SAN FRANCISCO (AP) — Registered sex offenders in California don’t have to disclose their email addresses, Internet service providers, screen names and other electronic information to authorities as required by a voter-approved law, a federal appeals court ruled Tuesday.
The 9th U.S. Circuit Court of Appeals said those requirements violated the free speech rights of about 73,000 sex offenders who have served their prison terms. The ruling upholds a lower court’s order.
The requirements were part of Proposition 35, which 81 percent of the voters passed in 2012.
Proposition 35 toughened penalties for human trafficking, and those harsher prison sentences remain in effect. Those convicted of human trafficking of minors face life in prison. Other human-trafficking convictions involving adults increased maximum sentences from six years to 12 years in prison. In addition, those convicted of human trafficking must register as sex offenders.
But the American Civil Liberties Union and Electronic Frontier Foundation filed a lawsuit challenging the reporting portion of the law, which has been on hold since the lawsuit was filed in 2013. A unanimous three-judge panel of the 9th Circuit ordered the ban to remain in place until the lawsuit is resolved. The 9th Circuit said it appears likely the sex offenders will prevail because the reporting provisions appear to be a clear violation of the First Amendment and a violation of free-speech rights.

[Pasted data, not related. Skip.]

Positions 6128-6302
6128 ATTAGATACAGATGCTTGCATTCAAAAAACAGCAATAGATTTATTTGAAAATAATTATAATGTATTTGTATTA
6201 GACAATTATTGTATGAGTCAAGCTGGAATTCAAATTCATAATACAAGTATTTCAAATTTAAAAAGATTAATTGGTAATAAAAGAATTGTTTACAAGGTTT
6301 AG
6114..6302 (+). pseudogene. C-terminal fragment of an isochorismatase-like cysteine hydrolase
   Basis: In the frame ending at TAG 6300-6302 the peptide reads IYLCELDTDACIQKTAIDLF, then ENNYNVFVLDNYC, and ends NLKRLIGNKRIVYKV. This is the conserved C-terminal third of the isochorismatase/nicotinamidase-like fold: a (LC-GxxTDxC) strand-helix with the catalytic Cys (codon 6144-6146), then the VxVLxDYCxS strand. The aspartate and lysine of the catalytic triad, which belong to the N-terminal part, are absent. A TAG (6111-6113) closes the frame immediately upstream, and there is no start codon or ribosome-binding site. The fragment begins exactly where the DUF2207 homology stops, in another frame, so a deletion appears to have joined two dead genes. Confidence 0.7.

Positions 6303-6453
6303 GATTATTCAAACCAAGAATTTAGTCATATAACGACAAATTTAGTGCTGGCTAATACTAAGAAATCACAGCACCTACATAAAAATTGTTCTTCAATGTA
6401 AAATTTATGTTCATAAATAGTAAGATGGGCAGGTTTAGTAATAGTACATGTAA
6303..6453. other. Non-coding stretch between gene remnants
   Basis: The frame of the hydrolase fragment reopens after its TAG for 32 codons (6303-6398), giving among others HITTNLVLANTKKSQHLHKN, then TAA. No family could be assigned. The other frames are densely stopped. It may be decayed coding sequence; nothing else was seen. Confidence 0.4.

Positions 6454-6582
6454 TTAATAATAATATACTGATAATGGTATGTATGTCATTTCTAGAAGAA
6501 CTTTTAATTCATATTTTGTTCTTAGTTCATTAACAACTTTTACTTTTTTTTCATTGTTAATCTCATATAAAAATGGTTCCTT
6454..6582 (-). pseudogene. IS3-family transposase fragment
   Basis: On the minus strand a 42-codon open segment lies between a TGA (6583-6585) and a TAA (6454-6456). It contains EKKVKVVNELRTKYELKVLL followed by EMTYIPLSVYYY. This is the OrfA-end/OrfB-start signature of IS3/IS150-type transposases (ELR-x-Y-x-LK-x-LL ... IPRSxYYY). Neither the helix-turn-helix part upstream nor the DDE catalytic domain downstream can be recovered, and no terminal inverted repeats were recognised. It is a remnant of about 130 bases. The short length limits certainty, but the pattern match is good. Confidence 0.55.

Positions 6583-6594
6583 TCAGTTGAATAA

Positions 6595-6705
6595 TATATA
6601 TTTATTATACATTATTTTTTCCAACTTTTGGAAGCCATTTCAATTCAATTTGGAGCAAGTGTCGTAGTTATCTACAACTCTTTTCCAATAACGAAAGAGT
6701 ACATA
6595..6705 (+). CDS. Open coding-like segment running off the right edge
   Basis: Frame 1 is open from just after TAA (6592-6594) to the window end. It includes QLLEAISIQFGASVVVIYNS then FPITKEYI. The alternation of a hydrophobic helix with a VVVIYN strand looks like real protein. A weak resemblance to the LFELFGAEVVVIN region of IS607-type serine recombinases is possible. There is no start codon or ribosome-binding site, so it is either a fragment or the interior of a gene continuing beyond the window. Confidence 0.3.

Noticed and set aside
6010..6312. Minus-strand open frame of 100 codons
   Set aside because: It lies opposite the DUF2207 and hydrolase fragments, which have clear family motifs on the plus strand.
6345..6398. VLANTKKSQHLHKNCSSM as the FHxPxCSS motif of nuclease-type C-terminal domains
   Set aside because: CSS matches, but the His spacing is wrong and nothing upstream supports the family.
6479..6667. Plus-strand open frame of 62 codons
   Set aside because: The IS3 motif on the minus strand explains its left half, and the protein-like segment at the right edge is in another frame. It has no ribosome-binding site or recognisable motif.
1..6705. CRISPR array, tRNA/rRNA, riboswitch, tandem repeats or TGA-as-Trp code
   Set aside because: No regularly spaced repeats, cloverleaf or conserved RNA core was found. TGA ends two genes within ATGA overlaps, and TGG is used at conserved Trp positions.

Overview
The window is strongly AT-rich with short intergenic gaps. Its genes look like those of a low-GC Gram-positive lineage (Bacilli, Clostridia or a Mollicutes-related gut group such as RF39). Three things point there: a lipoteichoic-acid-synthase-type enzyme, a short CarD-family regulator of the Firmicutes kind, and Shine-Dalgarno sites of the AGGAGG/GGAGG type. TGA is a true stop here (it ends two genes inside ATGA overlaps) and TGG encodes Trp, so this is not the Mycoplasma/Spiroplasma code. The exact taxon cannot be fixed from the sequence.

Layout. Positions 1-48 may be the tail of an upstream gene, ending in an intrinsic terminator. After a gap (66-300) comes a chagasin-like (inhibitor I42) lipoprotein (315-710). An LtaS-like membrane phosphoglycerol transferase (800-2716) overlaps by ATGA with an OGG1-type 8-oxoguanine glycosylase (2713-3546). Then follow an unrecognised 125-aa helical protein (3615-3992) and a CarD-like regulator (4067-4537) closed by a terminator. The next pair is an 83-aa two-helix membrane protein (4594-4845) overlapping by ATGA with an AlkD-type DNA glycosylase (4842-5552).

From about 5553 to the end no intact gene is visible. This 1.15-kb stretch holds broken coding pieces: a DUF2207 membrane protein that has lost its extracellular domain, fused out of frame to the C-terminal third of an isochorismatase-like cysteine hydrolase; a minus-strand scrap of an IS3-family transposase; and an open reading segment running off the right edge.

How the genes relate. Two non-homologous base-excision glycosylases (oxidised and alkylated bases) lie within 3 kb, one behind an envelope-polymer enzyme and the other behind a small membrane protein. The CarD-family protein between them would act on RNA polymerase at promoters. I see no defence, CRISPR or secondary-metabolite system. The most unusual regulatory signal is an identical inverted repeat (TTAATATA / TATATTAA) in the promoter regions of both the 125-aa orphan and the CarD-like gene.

California law requires convicted sex offenders to keep authorities abreast of their current addresses and up-to-date photos of themselves. But the court said requiring the sex offenders to continually provide law enforcement officials with their whereabouts online goes too far, and the requirement to report any online changes within 24 hours is onerous.
“The 24-hour reporting requirement is not only onerous, it is also applied in an across-the-board fashion,” Judge Jay Bybee wrote for the unanimous three-judge panel. “The requirement applies to all registered sex offenders, regardless of their offense, their history of recidivism (or lack thereof), or any other relevant circumstance. And the requirement applies to all websites and all forms of communication, regardless of whether the website or form of communication is a likely or even a potential forum for engaging in illegal activity.”
Bybee said the court’s ruling shouldn’t “seriously hamper the state’s efforts to investigate online sex offenses, as it can still employ other methods to do so.”
California Attorney General spokesman David Beltran said the office is reviewing the ruling to determine its next step. “Attorney General (Kamala) Harris is committed to fighting human trafficking,” Beltran said.